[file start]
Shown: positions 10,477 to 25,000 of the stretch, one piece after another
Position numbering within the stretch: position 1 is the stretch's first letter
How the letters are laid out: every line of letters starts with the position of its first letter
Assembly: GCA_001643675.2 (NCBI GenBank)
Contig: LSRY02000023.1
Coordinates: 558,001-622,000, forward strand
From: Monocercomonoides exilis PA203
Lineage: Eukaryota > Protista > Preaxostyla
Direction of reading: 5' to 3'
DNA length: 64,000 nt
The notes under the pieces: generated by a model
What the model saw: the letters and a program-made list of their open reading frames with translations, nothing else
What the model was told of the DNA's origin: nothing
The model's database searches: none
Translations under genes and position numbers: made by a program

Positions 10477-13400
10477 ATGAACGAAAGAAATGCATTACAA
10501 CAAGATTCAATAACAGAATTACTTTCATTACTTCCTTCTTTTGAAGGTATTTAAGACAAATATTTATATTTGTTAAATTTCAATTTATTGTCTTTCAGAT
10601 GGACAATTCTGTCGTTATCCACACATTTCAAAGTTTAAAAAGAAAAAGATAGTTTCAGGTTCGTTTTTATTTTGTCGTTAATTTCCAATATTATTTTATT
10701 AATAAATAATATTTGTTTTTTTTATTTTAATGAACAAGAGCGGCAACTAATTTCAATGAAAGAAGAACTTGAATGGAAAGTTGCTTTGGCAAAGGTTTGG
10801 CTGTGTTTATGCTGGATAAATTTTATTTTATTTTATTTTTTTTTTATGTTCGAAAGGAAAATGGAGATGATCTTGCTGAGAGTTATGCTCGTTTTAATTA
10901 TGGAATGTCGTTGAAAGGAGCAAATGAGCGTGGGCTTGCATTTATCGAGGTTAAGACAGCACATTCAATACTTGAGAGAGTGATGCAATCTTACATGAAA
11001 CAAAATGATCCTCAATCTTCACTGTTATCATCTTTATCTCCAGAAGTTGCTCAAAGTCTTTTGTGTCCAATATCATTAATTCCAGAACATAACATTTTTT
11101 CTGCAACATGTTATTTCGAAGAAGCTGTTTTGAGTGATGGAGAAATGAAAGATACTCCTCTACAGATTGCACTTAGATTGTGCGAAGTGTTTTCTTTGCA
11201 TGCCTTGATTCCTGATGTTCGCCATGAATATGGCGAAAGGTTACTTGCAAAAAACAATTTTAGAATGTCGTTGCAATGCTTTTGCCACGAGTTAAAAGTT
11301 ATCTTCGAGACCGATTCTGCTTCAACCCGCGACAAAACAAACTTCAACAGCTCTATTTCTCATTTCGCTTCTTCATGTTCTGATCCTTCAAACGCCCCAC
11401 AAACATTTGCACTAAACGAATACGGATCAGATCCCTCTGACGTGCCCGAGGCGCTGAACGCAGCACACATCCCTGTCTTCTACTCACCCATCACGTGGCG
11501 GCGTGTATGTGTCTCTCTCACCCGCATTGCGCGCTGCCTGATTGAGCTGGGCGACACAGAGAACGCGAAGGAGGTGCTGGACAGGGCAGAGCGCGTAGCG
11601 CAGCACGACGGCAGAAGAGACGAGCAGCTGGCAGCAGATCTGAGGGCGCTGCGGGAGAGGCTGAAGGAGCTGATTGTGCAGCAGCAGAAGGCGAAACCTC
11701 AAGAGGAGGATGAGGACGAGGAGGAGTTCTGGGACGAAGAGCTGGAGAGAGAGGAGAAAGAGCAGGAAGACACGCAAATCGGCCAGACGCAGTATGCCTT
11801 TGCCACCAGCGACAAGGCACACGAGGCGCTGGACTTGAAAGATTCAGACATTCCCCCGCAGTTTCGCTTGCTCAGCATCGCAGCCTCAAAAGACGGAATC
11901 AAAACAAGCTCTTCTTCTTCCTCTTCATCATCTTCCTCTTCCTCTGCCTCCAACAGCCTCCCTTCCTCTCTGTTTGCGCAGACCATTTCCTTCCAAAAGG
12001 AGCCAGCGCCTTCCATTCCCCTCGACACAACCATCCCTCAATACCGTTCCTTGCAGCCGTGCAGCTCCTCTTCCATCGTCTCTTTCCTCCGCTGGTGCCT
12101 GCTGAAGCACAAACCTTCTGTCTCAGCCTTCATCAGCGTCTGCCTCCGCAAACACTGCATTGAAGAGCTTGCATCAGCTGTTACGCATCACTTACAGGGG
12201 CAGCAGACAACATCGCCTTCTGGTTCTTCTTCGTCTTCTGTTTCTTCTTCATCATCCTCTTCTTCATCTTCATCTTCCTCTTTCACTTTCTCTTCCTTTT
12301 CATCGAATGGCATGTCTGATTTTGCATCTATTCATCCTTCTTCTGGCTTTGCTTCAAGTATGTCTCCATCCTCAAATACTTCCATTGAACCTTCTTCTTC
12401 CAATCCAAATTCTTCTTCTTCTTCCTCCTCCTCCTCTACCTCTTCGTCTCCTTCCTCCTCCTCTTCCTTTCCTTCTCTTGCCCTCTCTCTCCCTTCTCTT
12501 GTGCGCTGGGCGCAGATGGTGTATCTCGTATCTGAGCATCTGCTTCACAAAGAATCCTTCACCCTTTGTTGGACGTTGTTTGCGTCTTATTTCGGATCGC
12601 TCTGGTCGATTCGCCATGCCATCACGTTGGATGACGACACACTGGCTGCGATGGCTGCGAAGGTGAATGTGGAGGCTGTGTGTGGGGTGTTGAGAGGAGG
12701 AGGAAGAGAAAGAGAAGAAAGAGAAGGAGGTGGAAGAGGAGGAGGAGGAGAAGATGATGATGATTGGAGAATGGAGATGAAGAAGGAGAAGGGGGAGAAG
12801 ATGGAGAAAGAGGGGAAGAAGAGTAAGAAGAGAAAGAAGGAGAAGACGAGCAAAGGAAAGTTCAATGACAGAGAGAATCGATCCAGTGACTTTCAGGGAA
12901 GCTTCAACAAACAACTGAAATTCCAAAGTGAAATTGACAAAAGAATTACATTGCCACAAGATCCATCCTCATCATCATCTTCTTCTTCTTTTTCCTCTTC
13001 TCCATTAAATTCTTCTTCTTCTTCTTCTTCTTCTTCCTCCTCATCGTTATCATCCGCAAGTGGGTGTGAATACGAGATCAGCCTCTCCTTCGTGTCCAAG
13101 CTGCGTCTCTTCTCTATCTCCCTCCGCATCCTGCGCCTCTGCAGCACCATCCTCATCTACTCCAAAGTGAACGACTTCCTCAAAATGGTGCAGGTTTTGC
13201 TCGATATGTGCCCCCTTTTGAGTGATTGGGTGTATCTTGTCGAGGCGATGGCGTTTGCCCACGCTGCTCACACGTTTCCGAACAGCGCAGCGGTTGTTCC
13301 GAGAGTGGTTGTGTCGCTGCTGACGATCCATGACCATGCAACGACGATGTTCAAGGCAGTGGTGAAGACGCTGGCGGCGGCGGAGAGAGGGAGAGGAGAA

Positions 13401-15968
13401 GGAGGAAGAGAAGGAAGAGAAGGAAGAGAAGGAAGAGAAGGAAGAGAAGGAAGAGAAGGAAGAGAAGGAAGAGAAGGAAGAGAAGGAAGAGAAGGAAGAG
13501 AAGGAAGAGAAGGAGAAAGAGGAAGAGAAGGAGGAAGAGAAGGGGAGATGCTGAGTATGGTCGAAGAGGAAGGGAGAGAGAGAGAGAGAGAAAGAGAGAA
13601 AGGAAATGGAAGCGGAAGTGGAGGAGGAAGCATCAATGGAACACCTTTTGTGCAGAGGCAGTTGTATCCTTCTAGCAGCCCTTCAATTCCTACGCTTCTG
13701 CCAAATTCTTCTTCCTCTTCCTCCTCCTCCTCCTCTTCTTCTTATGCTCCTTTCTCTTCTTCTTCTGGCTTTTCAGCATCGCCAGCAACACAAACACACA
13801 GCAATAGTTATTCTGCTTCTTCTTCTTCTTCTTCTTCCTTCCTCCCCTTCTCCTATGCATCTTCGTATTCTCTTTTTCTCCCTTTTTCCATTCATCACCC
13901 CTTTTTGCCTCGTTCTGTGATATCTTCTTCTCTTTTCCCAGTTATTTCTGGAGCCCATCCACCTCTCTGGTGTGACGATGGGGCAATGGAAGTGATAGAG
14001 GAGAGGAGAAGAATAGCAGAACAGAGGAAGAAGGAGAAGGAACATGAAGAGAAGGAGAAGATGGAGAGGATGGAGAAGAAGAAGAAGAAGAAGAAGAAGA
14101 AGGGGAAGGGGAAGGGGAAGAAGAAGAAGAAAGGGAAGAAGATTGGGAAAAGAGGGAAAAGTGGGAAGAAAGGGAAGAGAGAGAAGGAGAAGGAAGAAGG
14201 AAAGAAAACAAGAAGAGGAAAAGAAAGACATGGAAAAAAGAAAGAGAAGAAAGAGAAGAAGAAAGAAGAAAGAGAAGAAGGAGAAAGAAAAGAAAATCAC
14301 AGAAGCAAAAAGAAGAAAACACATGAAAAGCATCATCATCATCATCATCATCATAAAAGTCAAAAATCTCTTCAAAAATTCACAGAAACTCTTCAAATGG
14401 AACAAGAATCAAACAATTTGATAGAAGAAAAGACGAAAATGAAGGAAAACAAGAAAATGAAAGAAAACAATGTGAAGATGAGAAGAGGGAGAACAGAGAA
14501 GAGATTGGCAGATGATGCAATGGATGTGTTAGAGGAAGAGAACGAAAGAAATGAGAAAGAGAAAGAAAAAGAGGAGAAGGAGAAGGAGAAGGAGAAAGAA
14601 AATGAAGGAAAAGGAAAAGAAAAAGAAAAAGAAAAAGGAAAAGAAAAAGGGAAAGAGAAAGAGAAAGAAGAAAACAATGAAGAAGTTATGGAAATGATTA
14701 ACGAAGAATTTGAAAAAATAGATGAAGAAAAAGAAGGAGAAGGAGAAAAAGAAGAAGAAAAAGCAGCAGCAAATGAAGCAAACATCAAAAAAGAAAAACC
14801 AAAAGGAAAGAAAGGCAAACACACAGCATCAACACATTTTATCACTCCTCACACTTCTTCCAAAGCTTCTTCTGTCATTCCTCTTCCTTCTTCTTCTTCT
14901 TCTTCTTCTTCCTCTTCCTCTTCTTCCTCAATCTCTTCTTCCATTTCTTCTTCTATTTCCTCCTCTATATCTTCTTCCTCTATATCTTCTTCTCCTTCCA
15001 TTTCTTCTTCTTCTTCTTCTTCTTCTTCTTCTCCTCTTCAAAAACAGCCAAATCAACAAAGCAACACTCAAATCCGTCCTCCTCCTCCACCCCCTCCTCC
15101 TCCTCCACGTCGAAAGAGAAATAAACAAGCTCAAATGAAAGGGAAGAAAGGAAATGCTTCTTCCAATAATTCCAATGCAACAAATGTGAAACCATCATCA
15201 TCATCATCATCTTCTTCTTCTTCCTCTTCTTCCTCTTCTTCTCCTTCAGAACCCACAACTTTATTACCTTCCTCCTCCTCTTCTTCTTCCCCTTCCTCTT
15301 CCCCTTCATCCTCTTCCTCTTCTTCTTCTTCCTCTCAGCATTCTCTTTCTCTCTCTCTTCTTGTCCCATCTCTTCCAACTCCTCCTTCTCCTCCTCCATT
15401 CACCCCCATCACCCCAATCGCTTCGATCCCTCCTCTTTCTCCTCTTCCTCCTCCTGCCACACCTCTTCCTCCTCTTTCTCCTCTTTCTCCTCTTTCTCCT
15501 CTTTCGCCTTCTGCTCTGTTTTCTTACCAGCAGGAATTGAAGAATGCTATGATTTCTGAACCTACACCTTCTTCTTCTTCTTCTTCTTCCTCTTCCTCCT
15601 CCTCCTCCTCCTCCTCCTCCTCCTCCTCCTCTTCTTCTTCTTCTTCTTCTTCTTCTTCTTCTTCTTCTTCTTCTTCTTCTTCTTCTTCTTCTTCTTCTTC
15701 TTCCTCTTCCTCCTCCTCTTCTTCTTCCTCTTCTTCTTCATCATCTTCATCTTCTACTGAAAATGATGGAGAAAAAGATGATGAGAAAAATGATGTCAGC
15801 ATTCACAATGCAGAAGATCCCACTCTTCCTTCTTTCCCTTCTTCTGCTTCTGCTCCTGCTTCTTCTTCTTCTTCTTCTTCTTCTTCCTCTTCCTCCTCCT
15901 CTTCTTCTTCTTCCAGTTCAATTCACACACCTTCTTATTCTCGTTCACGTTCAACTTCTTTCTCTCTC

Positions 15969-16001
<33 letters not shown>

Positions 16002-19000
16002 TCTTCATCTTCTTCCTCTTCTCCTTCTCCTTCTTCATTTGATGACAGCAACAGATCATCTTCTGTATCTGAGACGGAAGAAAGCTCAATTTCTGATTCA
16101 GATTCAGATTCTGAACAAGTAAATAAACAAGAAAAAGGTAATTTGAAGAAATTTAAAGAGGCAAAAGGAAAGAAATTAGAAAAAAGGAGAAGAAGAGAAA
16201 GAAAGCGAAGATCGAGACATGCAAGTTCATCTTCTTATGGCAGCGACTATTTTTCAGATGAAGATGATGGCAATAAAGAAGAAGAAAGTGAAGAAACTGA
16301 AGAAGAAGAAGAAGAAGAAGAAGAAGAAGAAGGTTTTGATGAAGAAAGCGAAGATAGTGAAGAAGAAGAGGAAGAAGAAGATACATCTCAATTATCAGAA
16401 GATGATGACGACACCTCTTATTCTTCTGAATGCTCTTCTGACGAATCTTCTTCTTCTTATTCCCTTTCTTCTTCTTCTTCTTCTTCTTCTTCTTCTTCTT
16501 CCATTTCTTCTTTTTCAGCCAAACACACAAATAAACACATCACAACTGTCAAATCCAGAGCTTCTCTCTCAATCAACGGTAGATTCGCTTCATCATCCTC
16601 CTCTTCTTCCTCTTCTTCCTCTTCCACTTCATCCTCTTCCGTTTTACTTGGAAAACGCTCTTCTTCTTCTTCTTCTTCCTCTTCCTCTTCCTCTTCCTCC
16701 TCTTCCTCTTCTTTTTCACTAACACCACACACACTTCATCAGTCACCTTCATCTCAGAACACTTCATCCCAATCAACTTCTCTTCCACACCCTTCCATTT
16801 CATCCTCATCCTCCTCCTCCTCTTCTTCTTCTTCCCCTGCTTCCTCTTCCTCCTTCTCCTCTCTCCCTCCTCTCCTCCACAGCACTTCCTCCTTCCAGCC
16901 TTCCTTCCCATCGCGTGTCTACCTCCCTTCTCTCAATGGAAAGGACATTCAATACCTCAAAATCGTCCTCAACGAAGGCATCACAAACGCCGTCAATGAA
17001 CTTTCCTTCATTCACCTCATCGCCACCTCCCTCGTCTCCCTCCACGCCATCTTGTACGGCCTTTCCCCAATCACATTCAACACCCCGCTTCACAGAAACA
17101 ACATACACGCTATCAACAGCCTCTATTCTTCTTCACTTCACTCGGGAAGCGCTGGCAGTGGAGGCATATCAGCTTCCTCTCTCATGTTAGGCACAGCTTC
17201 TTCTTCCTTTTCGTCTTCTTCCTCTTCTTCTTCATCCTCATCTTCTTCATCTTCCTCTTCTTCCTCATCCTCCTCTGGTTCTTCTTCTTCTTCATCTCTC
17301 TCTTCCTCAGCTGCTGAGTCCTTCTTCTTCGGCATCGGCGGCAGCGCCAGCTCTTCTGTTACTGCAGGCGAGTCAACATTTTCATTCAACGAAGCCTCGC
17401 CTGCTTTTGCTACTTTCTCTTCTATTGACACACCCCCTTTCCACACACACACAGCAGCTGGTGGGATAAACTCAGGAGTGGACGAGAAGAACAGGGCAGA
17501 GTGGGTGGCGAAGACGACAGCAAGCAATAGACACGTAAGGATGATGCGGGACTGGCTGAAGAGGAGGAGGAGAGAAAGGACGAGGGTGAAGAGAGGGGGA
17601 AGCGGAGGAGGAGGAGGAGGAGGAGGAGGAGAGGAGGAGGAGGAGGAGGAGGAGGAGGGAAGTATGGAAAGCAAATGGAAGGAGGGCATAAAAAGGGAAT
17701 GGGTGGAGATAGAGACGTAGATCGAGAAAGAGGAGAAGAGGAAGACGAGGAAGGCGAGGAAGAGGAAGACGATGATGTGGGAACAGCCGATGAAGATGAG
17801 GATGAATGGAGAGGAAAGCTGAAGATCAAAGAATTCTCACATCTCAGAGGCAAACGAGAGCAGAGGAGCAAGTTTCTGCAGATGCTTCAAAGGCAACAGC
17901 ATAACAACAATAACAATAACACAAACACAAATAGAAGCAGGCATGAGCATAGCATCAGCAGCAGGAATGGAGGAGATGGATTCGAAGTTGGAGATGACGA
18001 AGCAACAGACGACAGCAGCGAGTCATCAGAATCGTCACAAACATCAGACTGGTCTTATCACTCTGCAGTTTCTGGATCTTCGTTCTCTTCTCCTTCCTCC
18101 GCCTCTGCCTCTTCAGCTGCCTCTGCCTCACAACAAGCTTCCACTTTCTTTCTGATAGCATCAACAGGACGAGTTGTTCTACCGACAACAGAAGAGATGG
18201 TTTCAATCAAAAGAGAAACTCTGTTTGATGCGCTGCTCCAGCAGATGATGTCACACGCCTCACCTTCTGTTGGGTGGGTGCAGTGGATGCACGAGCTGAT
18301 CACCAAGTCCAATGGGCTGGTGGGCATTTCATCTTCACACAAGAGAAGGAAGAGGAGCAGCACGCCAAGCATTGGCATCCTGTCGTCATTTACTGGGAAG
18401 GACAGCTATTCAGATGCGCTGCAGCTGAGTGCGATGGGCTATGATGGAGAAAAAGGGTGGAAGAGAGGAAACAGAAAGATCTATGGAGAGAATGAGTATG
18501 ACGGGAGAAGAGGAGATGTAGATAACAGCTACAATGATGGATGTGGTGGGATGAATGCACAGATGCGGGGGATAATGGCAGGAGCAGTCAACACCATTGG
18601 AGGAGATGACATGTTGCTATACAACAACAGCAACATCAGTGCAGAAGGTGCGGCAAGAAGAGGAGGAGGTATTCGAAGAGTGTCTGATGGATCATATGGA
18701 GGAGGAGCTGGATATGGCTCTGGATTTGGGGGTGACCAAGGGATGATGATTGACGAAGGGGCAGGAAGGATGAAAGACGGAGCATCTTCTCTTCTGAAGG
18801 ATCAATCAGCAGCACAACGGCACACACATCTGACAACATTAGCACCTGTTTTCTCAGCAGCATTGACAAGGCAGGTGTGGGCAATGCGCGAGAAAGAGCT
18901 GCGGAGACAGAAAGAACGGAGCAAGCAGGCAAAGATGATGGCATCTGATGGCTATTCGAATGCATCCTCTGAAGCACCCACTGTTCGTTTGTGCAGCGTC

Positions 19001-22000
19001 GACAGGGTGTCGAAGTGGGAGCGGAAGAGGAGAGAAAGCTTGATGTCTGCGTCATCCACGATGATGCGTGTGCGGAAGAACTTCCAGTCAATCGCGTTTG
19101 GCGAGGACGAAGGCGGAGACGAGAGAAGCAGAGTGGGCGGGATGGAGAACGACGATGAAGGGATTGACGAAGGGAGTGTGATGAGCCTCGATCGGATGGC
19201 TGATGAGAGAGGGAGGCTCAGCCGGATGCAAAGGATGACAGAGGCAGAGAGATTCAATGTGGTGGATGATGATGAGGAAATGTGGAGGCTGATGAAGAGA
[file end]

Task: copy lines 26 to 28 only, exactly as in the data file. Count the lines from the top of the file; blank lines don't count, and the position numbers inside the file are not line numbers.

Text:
11301 ATCTTCGAGACCGATTCTGCTTCAACCCGCGACAAAACAAACTTCAACAGCTCTATTTCTCATTTCGCTTCTTCATGTTCTGATCCTTCAAACGCCCCAC
11401 AAACATTTGCACTAAACGAATACGGATCAGATCCCTCTGACGTGCCCGAGGCGCTGAACGCAGCACACATCCCTGTCTTCTACTCACCCATCACGTGGCG
11501 GCGTGTATGTGTCTCTCTCACCCGCATTGCGCGCTGCCTGATTGAGCTGGGCGACACAGAGAACGCGAAGGAGGTGCTGGACAGGGCAGAGCGCGTAGCG